Jonathan Rabb is the author of the new novel Among the Living. His other novels include Rosa and The Second Son. In addition to his writing, he has been an actor. He is a writing professor at the Savannah College of Art and Design.
Q: You write, "The story of the Jews in Savannah is, to some degree, the story of Savannah itself." Why did you decide to write Among the Living, set in Savannah during the time following World War II?
A: I’ve always seen place as a character in my books. When I wrote about Germany between the wars (1919, 1927) I was drawn to the identity crisis – if you can call it that – that Berlin was experiencing at the time: would it become a bastion of socialism, Social Democracy, or something much darker?
We know which way it went but, at the time, Berlin was still figuring it out.
When my family and I moved to Savannah about eight years ago, I found something equally compelling in the city: Savannah has this wonderful dark uncertainty that bubbles just beneath the surface. I knew I wanted to tap into it.
But, as a newcomer, I had to find a way in, so bringing a character who has survived the war – and who, as a Czech Jew, shares my background – made sense. As he figured out southern Jewry, so would I. And then I dove in.
Q: You write from several characters' perspectives. Were there some whom you felt more connected to than others?
A: I suppose in retrospect I’ll always feel the greatest affinity for Yitzhak (Ike) simply because he was the one who allowed me to enter the world.
But – and maybe this is my performing background – I find myself inside of each character as I write each scene. In the end, it comes down to two simple questions: what does he/she want and what is standing in his/her way.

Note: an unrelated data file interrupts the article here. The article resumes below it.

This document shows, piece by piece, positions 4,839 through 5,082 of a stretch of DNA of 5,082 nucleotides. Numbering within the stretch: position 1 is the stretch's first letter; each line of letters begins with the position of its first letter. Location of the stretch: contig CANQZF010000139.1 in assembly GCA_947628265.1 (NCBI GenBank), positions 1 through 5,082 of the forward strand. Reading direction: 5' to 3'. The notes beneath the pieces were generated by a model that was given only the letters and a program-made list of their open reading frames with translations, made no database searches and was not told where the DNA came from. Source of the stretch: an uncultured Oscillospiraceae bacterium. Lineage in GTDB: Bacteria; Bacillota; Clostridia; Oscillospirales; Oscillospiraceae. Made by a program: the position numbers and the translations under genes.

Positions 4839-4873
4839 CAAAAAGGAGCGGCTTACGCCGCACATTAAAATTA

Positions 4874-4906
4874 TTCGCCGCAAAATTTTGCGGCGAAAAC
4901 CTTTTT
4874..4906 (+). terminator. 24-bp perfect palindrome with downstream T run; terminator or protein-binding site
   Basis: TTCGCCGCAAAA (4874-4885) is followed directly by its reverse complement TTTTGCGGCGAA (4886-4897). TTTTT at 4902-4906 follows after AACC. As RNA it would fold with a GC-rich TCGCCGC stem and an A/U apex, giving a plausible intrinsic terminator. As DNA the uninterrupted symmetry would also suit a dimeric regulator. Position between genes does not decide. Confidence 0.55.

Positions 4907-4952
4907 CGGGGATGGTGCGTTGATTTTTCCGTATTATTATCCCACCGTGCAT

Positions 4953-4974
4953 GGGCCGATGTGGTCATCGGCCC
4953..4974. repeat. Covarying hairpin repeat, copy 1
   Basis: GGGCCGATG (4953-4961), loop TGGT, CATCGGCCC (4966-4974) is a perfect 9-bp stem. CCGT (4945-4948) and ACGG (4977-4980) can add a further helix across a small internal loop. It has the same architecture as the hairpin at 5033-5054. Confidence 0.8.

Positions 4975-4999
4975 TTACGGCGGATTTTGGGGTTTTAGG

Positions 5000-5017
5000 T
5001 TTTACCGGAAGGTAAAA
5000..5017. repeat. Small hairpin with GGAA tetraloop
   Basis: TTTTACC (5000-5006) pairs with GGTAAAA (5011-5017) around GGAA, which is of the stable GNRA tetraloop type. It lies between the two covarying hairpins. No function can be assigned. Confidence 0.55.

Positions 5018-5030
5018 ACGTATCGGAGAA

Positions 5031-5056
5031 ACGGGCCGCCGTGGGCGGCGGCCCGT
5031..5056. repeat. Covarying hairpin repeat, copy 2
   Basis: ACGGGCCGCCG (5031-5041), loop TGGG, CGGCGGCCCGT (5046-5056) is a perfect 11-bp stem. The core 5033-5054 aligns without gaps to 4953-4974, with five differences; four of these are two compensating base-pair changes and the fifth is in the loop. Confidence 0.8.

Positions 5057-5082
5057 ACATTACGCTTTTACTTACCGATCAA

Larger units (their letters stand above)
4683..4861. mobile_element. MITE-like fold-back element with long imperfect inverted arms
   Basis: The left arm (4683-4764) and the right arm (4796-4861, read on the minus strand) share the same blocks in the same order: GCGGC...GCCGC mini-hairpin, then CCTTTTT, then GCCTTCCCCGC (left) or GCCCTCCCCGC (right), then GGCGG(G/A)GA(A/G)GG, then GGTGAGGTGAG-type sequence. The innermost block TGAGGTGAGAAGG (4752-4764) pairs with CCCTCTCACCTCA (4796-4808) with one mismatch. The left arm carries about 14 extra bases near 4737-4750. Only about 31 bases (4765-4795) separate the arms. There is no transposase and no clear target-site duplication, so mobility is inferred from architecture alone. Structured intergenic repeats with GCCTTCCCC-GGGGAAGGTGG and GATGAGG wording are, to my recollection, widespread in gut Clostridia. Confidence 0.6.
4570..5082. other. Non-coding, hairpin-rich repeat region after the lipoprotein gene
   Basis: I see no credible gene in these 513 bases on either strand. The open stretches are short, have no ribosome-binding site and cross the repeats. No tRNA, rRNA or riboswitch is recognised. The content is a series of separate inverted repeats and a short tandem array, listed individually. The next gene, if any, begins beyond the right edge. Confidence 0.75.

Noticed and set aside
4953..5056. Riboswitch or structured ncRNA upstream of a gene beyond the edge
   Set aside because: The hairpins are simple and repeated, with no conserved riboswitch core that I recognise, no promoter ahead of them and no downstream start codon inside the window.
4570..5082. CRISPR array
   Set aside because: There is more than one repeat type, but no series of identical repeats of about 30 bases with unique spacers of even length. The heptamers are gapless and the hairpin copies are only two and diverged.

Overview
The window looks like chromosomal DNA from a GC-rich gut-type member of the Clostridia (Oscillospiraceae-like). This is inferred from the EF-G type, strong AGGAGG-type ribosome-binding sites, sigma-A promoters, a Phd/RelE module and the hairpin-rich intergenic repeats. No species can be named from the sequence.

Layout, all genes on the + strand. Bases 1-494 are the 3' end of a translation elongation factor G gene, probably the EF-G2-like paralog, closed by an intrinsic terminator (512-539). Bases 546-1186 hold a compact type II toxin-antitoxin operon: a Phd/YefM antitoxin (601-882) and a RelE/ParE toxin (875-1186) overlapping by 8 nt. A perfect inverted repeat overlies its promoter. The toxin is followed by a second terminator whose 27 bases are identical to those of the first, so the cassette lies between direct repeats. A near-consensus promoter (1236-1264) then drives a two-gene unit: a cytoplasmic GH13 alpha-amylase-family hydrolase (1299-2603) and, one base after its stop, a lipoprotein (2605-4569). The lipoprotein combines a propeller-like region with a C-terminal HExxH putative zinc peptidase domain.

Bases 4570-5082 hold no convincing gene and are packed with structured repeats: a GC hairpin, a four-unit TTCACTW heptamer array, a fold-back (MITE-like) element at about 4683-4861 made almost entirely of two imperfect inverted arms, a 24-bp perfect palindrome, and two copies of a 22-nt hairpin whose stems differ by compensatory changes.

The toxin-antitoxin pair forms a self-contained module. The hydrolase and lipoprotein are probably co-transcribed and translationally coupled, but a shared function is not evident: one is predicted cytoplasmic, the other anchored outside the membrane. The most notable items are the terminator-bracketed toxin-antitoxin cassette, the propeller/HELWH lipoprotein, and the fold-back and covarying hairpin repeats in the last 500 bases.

Of course, finding a voice that works for each – from a 50-year-old southern Jewish shoe salesman to a 25-year-old Black housekeeper – demands a “letting go,” but I can’t say I didn’t feel equally connected to all of them.
Q: How was the book's title chosen, and what does it signify for you?
A: I’m terrible with titles. For the longest time, the book was simply called "Untitled Savannah Project." I then toyed with the idea of "In the Pockets of the Living" (which is a line from the book), but it was too involved, and might have sent the wrong message.
I mentioned that title to a very close friend of mine – another writer – and he said, why not just "Among the Living." And it clicked because that’s Yitzhak’s hope – to find his way back – throughout the book.
What cemented it was something my father found. I had been reading a lot of Primo Levi in order to understand Yitzhak. My father went looking through some of Levi’s work and discovered the phrase, “We said to each other things that are not said among the living,” and we all knew the title was right. In fact, that line from Levi is the epigraph of the book.
Q: How would you describe the divisions in Savannah's Jewish community, and do they persist today?
A: What astounds me about the Jewish community in Savannah today is how well we all get along. In fact, the Reform and Conservative go to the same Hebrew school, which says it all.
Back in 1947, the lines were drawn, and they were the classic German vs. eastern European, Reform vs. Conservative. It was geography, it was class….it was all the things that can persist even today. But not in Savannah.
Maybe having worked their way through it 50 years ago, they recognize how important it is to support each other. I just don’t know.
Q: What are you working on now?
A: I can’t say too much about it but I’ve started researching and writing a book that’s a dual narrative.
One narrative takes place in Venice between 1606 and 1607 (during the Interdict), when Galileo was in the city experimenting with weights, Monteverdi was there and in Padua creating opera, and a monk named Paolo Sarpi (the least well known) was creating the doctrine of the separation of Church and State.
The second narrative takes place today, also in Venice, and has to do with an American geneticist looking for an obscure opera soprano.
Q: Anything else we should know?
A: I’ve got to save something to save for my talk…..
--Interview with Deborah Kalb. Jonathan Rabb will be participating in The Lessans Family Annual Book Festival, which takes place at the Bender JCC of Greater Washington from Nov. 3-13, 2016.
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